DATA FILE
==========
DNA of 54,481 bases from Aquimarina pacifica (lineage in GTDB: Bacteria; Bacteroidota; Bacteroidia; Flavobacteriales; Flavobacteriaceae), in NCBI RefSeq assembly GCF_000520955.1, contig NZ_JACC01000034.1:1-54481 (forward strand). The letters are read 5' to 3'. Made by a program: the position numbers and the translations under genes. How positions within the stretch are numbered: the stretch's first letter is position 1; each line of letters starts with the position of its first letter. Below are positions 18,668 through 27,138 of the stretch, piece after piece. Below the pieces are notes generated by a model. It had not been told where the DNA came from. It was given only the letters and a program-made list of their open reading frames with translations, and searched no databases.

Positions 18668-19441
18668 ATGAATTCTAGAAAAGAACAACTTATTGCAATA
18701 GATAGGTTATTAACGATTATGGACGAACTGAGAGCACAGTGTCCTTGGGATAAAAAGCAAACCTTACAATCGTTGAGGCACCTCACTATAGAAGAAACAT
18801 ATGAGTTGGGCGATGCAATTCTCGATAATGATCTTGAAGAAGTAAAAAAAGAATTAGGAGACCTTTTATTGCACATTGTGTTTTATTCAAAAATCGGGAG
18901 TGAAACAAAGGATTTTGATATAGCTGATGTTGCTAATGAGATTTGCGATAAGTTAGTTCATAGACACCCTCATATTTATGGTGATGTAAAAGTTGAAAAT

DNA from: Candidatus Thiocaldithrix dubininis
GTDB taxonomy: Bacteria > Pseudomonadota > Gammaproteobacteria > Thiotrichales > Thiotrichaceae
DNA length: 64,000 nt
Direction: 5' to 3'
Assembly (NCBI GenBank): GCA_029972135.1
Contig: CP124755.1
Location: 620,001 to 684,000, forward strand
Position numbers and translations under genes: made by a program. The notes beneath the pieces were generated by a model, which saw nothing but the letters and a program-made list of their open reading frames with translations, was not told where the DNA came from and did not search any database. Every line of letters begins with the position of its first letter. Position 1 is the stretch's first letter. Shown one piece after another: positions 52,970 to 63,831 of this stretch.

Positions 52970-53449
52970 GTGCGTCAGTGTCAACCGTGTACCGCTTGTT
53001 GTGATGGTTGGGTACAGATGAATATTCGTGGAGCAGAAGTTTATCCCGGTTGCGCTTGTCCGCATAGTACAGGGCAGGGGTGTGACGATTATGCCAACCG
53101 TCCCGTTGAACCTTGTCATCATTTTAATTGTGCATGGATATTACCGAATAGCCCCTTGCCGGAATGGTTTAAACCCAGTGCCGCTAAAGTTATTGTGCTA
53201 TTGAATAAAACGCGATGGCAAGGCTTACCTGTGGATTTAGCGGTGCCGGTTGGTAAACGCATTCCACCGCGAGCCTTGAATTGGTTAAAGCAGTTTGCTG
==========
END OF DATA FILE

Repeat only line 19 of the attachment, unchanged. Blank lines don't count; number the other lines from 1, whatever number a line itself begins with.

53201 TTGAATAAAACGCGATGGCAAGGCTTACCTGTGGATTTAGCGGTGCCGGTTGGTAAACGCATTCCACCGCGAGCCTTGAATTGGTTAAAGCAGTTTGCTG